You wake up realizing that those closest to you were consumed in your making – you are born an orphan. For slightly over 90 hours, two distinct and simultaneous nebula of experience collide -- dual masses strain to coalesce into a sense of self, an ego that can pronounce “I” as more a statement than a question. Part of you finds the snug familiarity of your body violated -- your nearly vestigial pouch ripped open and stuffed with a half meter worm. The other part of you feels trapped in an alien husk, fighting the desperate urge to claw its way out, clinging to training and a sheer faith that this process – a process that no two Trill describe quite the same -- will eventually end .
There has to be a better way to achieve immortality. Klingons try to fight their way to it. Romulans conquer. Ferengi haggle. Terrans try to fuck their way to it -- but Terrans are not alone there.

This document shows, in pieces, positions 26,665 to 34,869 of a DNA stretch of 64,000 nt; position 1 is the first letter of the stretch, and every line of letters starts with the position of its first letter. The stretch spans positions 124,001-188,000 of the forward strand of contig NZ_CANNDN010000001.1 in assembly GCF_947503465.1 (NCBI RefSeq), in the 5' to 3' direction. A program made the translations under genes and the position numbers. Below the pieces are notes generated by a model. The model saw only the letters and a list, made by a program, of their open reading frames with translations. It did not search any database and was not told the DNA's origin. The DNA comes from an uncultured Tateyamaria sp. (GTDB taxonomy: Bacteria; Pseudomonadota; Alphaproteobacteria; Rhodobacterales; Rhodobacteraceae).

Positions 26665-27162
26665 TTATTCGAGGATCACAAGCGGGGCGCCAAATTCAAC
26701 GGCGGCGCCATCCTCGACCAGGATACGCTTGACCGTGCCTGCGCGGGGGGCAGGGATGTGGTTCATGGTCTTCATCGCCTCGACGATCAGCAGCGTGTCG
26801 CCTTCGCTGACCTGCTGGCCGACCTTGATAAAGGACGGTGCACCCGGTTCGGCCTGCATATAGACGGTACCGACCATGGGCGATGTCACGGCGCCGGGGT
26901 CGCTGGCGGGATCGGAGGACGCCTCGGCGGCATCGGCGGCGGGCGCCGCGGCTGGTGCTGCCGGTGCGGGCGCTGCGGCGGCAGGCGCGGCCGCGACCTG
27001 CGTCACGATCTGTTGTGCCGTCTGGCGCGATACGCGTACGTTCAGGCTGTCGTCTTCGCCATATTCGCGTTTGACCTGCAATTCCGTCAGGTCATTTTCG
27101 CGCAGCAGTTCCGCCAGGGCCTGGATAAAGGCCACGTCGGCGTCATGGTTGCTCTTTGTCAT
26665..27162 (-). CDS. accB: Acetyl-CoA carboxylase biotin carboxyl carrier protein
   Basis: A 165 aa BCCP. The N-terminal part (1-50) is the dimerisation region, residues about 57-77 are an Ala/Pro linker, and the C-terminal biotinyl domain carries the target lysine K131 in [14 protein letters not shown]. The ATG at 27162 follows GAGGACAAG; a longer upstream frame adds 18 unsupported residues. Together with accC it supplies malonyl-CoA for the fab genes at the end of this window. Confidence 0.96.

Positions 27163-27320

Despite the anticipated horrors and warnings, the awakening to my fourth life has been the gentlest so far. I lie supine in a dark, cavern on a raised dais feeling rock’s warmth oozes through the layers of padding. The light is dim. The warm, moist air smells of sweet, delicate incense. Somewhere the burble of a fountain couples with soft music. I slightly twist my wrists, and determine the thick leather manacles on the dais remain confined to their niches carved out of the stone. My four attendants wear white robes, hiding their alert focus behind kindly smiles and slow, deliberate movement. Two stand quietly back, hypos tucked in their sleeves. The tricorders, sensors, even emergency medical supplies, are all discretely hidden away as an attempt to reflect the old ways as much as possible, while reducing the frequency of madness, infection and death.